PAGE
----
"The Corporate Death Penalty Is Not New"

-more-

“The prevalence of the corporation in America has led men of this generation to act, at times, as if the privilege of doing business in corporate form were inherent in the citizen, and has led them to accept the evils attendant upon the free and unrestricted use of the corporate mechanism as if these evils were the inescapable price of civilized life, and, hence to be borne with resignation.

“Throughout the greater part of our history, a different view prevailed.

“Although the value of this instrumentality in commerce and industry was fully recognized, incorporation for business was commonly denied long after it had been freely granted for religious, educational, and charitable purposes.

“It was denied because of fear. Fear of encroachment upon the liberties and opportunities of the individual. Fear of the subjection of labor to capital. Fear of monopoly. Fear that the absorption of capital by corporations, and their perpetual life, might bring evils similar to those which attended mortmain [immortality]. There was a sense of some insidious menace inherent in large aggregations of capital, particularly when held by corporations.”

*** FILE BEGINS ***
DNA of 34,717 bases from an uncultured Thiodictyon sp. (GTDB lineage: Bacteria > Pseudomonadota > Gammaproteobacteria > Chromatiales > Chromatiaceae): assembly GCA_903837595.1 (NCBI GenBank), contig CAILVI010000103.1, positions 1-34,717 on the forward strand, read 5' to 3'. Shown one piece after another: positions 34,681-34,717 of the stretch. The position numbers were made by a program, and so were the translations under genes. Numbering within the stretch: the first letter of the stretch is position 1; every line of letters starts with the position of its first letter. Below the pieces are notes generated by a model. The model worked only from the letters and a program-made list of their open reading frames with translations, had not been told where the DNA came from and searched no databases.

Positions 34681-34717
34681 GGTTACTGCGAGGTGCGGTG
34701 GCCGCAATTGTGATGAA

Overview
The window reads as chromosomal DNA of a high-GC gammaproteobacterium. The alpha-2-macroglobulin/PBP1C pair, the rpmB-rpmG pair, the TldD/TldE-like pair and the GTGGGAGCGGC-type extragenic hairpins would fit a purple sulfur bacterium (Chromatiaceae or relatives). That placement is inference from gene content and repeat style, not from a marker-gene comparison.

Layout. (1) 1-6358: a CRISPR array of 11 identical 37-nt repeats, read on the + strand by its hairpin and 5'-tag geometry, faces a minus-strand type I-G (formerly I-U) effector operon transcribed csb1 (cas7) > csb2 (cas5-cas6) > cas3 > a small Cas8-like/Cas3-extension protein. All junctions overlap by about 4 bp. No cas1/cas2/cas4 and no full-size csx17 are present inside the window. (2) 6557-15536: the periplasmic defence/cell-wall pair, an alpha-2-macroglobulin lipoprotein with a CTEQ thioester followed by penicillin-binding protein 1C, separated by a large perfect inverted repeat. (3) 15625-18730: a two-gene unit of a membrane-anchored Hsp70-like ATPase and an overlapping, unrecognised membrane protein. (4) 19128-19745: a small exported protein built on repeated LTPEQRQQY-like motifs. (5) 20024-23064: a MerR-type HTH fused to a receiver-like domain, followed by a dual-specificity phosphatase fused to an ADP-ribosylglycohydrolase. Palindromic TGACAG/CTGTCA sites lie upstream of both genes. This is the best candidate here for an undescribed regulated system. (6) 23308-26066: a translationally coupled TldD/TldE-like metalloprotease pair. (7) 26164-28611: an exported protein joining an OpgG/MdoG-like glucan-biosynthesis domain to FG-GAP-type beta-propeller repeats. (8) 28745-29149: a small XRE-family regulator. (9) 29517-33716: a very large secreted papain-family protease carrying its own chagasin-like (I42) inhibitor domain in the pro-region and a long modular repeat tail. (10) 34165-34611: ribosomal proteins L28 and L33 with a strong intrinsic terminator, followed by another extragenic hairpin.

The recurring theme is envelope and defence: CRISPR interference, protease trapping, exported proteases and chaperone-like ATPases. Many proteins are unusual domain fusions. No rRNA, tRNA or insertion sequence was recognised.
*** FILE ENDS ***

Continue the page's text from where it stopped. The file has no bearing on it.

—U.S. Supreme Court Justice Louis Brandeis, 1933 dissent in Liggett v. Lee

Fractured Fairy Tales The Pied Piper - 1960